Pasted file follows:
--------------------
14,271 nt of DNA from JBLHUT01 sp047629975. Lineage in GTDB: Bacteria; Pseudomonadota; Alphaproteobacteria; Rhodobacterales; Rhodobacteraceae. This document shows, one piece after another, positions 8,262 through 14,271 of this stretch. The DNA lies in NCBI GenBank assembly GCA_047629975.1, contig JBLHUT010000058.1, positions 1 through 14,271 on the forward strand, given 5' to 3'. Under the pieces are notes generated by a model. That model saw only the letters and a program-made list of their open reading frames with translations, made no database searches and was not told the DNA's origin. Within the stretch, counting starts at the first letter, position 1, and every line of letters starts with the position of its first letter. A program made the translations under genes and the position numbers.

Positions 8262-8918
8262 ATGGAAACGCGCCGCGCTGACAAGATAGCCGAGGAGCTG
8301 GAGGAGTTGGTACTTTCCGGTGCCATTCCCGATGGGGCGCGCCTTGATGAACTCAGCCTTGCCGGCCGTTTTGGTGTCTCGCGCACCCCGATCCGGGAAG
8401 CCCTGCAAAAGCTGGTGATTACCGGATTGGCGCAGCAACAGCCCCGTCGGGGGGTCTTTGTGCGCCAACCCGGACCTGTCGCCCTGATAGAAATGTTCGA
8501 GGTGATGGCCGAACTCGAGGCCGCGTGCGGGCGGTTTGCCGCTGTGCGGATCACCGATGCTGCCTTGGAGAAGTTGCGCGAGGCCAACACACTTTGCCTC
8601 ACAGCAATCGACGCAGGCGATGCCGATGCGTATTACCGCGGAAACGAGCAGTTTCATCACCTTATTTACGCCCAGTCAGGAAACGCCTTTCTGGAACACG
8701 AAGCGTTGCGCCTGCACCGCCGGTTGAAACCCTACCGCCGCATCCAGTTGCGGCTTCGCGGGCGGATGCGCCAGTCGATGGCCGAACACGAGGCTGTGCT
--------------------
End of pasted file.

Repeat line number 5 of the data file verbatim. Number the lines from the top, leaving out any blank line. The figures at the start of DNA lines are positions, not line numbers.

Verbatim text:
8401 CCCTGCAAAAGCTGGTGATTACCGGATTGGCGCAGCAACAGCCCCGTCGGGGGGTCTTTGTGCGCCAACCCGGACCTGTCGCCCTGATAGAAATGTTCGA